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Trinidad and Tobago

National Environmental Policy

legislation type Executive
Passed in 2006
The National Environmental Policy focuses on GHG mitigation, particularly due to the country being a hydrocarbon producing country. It recognises the vulnerability of Trinidad and Tobago to climate change as a small island state. The Policy advocates the implementation of commitments under the UNFCCC as follows:
- Conservation and enhancement of natural ecosystems that serve as sinks or reservoirs of GHG (such as forests, coastal and marine wetland ecosystems)
- implementation of energy consumption tax and fuel tax on diesel
- Deposit or refund taxes for recycled beverage containers, tyres, batteries, fluorescent bulbs, appliances used oil and automobiles
- Introduction of solar PV and wind energy for domestic electricity generation in remote areas and communities
- Domestic water heating using solar thermal applications
- Assessment of the use of available renewable resources
- Introduction and application of appropriate standards to guide users of energy efficient technologies and energy regulations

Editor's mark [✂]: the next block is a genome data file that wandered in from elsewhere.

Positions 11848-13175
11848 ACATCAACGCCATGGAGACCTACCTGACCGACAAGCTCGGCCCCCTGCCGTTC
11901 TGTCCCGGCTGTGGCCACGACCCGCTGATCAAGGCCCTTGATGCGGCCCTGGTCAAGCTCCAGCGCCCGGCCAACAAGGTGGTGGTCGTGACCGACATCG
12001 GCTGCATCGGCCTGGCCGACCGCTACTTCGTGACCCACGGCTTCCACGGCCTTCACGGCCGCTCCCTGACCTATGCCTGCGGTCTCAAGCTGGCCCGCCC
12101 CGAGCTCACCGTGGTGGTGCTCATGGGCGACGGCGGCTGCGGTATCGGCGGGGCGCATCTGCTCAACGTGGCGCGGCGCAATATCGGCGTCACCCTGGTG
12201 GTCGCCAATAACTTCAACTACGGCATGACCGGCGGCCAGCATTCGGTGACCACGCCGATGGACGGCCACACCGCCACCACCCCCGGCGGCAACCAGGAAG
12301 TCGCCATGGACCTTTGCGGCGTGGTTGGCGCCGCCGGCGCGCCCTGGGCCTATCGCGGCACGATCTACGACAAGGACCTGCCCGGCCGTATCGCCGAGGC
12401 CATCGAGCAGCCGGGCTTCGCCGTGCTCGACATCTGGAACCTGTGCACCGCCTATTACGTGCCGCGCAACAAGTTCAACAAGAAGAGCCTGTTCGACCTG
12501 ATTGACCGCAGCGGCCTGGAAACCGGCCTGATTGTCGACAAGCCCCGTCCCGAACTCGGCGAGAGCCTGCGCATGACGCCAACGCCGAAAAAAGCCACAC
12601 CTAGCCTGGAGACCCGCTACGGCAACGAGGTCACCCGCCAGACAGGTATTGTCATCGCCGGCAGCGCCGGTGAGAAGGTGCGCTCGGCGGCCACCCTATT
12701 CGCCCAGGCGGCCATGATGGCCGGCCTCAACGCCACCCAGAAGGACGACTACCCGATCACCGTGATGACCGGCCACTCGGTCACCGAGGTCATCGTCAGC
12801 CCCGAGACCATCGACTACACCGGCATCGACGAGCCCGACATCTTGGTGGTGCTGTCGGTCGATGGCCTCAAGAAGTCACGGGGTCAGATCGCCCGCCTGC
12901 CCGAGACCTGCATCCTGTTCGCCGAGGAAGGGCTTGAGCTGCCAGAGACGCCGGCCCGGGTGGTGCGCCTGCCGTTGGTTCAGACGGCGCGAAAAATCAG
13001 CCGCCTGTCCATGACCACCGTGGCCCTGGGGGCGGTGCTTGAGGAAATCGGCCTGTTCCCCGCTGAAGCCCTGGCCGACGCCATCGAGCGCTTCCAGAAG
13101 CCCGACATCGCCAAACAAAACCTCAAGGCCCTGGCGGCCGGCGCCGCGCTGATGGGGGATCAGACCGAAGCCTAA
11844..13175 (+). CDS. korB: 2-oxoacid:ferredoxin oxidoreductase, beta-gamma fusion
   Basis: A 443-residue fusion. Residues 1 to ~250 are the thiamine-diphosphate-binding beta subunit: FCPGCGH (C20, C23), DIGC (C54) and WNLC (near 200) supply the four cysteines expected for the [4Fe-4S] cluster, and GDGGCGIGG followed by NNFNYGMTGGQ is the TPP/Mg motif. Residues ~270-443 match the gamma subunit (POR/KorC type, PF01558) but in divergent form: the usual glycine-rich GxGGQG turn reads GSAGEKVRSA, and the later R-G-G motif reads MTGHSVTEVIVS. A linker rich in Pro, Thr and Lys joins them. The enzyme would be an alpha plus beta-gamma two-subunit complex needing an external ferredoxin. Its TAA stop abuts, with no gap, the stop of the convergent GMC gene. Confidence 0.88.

- Implementation of regular GHG inventories
- Reuse of farm wastes (e.g. animal dung, post-harvest vegetative matter) in bio-gasification systems for the generation of electricity
- Development of air pollution legal regime.

As stipulated in the Environmental Management Act, National Environmental Policies are prepared by the Board of Directors of the Environmental Management Authority. This is the second National Environmental Policy after the 1997 draft (approved 1998). The Policy recognises the role of forestry and energy sector in the absorption and emission of CO2. Listed initiatives to manage GHGs include the following:
- Development and application of institutional mechanisms to support research and development of renewable energy resources
- Introduction and application of standards to guide users of technologies, energy regulations and environmental regulations
- Development of efficiency standards for technology to acceptable levels of pollution.


from the Grantham Research Institute
from the Grantham Research Institute
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